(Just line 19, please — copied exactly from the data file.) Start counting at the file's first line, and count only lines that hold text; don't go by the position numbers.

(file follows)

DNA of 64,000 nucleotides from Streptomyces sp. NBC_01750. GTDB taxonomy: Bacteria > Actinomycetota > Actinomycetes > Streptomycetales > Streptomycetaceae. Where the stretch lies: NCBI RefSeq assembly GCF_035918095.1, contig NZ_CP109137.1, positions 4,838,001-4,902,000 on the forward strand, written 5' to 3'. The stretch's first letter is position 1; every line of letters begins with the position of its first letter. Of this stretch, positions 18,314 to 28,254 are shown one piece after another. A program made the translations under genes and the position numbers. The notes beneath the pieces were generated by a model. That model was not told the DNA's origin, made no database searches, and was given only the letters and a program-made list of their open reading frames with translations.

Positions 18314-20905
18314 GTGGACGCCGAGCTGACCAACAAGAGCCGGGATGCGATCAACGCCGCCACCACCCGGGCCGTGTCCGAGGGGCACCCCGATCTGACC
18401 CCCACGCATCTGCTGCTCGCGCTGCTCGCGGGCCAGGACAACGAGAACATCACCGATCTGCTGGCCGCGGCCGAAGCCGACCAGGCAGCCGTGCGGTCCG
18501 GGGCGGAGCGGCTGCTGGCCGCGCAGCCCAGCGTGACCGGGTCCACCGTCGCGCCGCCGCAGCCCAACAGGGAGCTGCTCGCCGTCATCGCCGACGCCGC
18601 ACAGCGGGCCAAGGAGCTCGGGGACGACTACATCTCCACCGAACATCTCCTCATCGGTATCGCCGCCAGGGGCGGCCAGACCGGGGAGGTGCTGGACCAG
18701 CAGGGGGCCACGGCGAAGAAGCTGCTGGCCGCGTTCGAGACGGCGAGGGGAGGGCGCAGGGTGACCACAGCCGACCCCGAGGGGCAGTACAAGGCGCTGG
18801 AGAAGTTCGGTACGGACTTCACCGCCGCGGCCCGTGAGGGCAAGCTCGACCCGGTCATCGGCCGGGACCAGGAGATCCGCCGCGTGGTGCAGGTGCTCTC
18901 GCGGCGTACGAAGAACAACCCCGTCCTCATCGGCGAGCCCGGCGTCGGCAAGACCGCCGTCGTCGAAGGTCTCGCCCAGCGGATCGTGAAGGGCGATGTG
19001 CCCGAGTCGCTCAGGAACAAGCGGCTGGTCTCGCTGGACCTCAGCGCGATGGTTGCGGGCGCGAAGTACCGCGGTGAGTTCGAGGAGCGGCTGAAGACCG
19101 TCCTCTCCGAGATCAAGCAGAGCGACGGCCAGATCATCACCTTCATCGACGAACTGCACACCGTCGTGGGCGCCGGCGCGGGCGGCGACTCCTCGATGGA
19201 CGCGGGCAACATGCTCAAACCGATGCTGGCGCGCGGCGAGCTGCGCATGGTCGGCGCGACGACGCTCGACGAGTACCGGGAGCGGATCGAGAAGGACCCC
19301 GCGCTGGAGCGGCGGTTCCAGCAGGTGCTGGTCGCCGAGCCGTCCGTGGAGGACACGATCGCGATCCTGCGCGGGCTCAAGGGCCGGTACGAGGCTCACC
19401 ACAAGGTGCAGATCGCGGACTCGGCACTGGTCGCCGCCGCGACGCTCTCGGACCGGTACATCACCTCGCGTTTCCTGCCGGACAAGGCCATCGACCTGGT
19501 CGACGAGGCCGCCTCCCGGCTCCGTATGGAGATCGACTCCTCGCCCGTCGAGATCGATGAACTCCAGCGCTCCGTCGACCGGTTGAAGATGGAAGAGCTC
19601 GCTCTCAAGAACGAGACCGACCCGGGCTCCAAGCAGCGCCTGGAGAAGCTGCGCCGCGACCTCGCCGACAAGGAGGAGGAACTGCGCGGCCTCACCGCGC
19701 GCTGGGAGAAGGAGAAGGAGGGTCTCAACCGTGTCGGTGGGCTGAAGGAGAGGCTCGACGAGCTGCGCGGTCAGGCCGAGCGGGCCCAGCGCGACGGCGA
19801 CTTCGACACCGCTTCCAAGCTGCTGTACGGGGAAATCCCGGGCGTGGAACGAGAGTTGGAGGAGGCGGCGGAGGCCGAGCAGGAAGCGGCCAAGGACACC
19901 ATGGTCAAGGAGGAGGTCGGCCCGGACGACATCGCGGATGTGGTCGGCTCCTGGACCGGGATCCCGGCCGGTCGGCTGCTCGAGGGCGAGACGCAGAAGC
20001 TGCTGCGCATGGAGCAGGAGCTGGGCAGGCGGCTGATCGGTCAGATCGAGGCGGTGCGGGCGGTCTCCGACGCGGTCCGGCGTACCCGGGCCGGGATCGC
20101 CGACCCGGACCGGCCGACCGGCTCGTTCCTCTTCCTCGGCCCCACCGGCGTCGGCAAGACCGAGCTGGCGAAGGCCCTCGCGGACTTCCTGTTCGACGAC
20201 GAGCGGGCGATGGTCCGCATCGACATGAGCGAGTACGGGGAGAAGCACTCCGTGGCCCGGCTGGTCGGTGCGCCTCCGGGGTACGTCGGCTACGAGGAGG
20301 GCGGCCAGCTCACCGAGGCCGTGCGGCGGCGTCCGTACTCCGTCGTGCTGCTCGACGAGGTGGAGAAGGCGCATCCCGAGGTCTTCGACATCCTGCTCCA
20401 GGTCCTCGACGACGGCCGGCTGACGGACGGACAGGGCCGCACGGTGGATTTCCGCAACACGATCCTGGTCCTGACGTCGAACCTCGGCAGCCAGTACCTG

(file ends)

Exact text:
19901 ATGGTCAAGGAGGAGGTCGGCCCGGACGACATCGCGGATGTGGTCGGCTCCTGGACCGGGATCCCGGCCGGTCGGCTGCTCGAGGGCGAGACGCAGAAGC